Cooking a ham for Easter?
We've gone into the archives to get Frank Davis' classic recipe - don't forget the Barq's!
1 fresh pork picnic ham (6 -8 lb. average)
3 Tbsp. Frank Davis Pork Seasoning
2 tsp. garlic powder
2/3 cup dark brown sugar
3/4 stick butter
1/2 cup clover honey
1/2 cup Barq's Root Beer
1 small can frozen pineapple juice
1 tsp. ground ginger
1 tsp. dry mustard
1 Tbsp. paprika
10 whole peppercorns
1 Tbsp. red wine vinegar
1/4 cup Hoisin sauce
1/4 cup cherry juice
25 whole cloves
5 pineapple slices
6 whole maraschino cherries
First, place the ham on the countertop on a large sheet of waxed paper.
Then with a very sharp knife, carefully trim away all the excess fat (but leave the 'top cap' in place to self-baste the pork as it cooks).
Now liberally sprinkle the meat all over with the pork seasoning and the garlic powder and rub them both in really hard with your hands.
When completely coated, place the ham on a trivet in a large cast iron Dutch oven, cover tightly with the lid, and slide the pot into a preheated oven at 325 degrees.
Meanwhile, in a 12-inch skillet or 3-quart saucepan melt the butter over medium heat, add the brown sugar, and cook it gently until it dissolves.
Then over medium high heat whisk in the honey, root beer, frozen pineapple juice, ginger, mustard, paprika , peppercorns, red wine vinegar, Hoisin sauce, cherry juice and whole cloves. Simmer the sauce, stirring constantly, until all of the ingredients have become blended and smooth. Ideally, this mixture should result in a semi-thick sauce, which will eventually become your ham glaze.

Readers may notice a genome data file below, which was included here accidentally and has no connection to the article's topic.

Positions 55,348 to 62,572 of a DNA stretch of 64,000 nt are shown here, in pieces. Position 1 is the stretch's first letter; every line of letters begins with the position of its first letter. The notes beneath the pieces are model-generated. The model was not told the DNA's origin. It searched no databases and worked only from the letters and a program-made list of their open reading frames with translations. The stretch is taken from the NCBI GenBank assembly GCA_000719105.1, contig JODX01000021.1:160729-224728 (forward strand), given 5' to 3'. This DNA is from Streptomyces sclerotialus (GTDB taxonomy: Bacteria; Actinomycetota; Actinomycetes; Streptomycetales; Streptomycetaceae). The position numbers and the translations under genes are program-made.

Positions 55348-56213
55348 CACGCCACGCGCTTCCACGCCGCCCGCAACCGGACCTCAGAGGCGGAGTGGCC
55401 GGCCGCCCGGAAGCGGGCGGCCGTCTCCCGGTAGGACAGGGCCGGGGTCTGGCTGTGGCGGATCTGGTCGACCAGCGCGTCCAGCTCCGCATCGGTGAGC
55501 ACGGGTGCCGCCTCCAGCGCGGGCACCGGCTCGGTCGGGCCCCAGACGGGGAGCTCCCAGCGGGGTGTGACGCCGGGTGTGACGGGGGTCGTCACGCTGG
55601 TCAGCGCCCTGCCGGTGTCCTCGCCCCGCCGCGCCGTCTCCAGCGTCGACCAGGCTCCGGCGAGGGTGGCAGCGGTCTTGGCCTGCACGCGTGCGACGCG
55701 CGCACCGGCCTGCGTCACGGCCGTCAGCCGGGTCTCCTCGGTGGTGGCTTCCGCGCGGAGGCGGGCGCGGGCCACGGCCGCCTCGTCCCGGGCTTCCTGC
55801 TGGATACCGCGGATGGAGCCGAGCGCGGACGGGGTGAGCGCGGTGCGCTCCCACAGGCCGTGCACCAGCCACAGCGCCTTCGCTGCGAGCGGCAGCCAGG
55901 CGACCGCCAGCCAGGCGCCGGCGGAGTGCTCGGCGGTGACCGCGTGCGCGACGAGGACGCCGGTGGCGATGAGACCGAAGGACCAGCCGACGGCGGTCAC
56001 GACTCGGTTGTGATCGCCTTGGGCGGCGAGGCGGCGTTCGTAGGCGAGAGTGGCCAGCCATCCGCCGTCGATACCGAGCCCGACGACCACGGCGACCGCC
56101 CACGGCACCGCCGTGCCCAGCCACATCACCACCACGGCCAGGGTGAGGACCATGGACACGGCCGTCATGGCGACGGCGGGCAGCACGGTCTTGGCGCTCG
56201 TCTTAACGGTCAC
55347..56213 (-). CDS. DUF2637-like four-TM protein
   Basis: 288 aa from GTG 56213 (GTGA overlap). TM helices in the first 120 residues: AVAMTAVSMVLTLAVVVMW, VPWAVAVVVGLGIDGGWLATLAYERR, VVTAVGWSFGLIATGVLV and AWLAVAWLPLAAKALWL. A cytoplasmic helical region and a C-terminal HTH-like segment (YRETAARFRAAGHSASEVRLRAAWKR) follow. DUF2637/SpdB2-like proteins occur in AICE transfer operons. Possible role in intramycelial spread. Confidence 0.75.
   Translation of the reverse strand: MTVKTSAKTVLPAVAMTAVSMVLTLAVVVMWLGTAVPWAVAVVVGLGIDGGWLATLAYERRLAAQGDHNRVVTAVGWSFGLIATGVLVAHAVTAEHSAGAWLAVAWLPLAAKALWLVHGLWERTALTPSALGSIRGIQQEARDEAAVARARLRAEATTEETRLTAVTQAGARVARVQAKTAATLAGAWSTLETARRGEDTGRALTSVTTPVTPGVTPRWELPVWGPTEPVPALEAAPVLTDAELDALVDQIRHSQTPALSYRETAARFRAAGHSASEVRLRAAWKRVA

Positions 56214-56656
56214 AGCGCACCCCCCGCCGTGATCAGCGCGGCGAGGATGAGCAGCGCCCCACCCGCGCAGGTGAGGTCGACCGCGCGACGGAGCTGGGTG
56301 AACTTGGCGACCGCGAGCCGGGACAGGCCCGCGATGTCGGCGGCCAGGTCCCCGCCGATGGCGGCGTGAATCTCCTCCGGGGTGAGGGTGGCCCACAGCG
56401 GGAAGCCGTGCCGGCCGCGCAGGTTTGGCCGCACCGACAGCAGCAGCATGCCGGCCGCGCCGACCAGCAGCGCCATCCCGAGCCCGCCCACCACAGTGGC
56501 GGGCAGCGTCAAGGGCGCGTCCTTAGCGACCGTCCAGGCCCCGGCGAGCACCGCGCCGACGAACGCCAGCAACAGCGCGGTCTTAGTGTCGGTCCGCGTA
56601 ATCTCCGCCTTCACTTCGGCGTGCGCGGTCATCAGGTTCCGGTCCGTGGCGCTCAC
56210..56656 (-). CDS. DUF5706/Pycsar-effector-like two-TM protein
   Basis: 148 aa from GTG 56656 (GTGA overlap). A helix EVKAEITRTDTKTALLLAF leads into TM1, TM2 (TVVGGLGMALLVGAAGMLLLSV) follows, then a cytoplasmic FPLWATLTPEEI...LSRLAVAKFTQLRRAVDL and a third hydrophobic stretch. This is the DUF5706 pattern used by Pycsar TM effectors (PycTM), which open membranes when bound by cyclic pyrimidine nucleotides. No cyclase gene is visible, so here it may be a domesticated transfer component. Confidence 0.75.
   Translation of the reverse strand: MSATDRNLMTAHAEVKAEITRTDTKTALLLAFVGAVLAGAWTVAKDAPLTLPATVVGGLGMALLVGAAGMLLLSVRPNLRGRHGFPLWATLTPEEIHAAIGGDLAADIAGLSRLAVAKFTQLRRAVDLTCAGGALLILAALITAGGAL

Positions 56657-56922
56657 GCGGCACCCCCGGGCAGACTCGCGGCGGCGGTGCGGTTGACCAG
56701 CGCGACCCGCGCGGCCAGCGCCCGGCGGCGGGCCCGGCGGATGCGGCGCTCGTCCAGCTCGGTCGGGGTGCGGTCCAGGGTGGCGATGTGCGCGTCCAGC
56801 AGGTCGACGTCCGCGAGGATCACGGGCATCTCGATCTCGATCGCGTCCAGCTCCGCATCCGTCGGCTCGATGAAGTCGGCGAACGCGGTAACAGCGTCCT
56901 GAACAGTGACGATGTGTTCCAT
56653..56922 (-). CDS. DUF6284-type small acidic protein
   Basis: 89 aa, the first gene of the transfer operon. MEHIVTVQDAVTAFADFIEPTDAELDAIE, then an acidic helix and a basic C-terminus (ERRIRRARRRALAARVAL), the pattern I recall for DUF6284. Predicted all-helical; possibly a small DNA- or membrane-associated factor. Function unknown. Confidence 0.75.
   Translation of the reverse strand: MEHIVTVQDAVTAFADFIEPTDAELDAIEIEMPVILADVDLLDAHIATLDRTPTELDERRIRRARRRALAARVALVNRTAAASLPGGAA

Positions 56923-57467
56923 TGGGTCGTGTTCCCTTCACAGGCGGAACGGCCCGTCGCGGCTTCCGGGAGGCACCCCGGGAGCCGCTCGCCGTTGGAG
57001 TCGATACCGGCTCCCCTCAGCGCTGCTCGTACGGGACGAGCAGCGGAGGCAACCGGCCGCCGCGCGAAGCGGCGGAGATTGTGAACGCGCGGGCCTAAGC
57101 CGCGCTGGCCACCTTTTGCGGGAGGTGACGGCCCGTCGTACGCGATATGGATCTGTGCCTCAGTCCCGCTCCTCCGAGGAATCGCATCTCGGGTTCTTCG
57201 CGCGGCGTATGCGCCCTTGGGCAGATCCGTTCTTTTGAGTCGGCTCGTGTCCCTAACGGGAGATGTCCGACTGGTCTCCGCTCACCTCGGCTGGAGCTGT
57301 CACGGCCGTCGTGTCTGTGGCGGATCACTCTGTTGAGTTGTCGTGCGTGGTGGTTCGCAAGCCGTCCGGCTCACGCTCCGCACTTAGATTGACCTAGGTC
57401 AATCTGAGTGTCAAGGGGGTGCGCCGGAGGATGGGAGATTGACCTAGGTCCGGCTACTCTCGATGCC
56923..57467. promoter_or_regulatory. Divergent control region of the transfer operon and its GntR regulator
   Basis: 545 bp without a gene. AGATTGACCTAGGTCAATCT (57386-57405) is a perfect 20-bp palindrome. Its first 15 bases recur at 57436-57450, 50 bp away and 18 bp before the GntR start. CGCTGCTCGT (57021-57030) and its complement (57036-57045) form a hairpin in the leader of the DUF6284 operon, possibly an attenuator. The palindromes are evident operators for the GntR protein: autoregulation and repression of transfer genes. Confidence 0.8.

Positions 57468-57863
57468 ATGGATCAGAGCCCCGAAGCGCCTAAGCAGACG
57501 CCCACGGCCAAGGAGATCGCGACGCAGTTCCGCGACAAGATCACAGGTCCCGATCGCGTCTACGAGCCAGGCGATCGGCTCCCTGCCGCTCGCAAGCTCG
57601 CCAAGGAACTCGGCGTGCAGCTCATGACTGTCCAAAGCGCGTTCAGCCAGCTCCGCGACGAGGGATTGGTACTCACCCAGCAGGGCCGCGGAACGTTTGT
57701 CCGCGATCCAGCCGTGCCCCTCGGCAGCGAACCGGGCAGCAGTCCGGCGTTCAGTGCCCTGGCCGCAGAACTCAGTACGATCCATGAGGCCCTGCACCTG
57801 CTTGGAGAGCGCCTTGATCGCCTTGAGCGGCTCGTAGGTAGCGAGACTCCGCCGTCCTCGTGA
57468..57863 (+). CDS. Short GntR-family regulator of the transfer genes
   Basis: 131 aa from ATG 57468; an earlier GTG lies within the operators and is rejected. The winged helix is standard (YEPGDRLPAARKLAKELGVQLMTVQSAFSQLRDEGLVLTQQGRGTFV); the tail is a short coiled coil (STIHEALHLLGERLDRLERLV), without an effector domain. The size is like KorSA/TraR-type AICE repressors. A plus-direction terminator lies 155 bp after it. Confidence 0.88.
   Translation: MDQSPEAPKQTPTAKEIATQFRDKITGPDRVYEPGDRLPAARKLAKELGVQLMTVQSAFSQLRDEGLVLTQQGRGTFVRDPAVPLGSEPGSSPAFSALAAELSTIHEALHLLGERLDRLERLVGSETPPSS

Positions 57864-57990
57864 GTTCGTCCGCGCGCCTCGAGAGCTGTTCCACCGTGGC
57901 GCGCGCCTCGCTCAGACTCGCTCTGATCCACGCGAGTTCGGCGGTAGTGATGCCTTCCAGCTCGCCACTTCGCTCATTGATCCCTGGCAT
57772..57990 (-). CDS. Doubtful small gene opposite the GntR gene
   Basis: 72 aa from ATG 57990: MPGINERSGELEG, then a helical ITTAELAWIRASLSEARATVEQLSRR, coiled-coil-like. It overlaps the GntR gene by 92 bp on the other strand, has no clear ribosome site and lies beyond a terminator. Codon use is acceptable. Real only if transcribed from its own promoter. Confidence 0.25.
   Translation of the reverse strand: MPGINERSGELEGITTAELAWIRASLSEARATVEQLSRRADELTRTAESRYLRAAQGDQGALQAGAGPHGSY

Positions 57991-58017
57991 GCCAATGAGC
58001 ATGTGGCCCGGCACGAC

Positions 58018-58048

After about a 25 percent reduction in volume, remove the sauce from the fire and set it aside to cool.
When the ham is almost done (you can be sure it's cooked when the internal temperature reaches 155 degrees), take it from the oven and generously spoon the basting glaze over it.
Then return it to the oven and continue to bake it uncovered for about 30 minutes more until the marinade sticks to the ham and forms a shiny crust. You might want to baste it several times during the last 30 minutes of cooking so that you use the entire glaze.
When fully cooked, remove the ham from the oven and allow it to set for about 15 minutes on the countertop before slicing. Serve it with generous ladles-full of the natural drippings.
1 One of the best trivets you can use inside of a Dutch oven when cooking a ham or a roast is one of the small steamer baskets found on the kitchen utensil shelves in the grocery stores.
Simply open it up, place it in the center of the pot, and rest the meat in it. The holes allow the meat juices to drain through to the bottom of the pot.
2 If you want to dress the ham, you can decorate it with slices of pineapple and cherries. Simply place the pineapple rings on the ham and hold them in position with toothpicks. Then place whole maraschino cherries in the centers of the pineapple slices, push four cloves into each pineapple slice, and one clove in each cherry.
3 Some of the original glaze can be reserved and then lightly drizzled over the ham after it's sliced for a sweeter sauce topping.
4 Hoisin sauce can be found in the Oriental section of the grocery store. It is a lightly sweetened, brown, fruity sauce which is used to spice up meats and poultry.
Twice Roasted Potato Casserole--Boiled red potatoes, tossed with a blend of Muenster, white cheddar, Colby, and Monterey Jack cheeses, topped with sour cream and salt and pepper, and flash baked.
Fresh Green Beans with Brie Sauce--Blanched fresh green beans, sprinkled with Frank Davis Vegetable Seasoning pan-tossed with butter and softened Brie cheese.
Easter Sunrise Salad Sliced ripe tomatoes, topped with sliced hardboiled eggs, crowned with fresh steamed asparagus and broccoli spears, and dressed with Italian olive salad.
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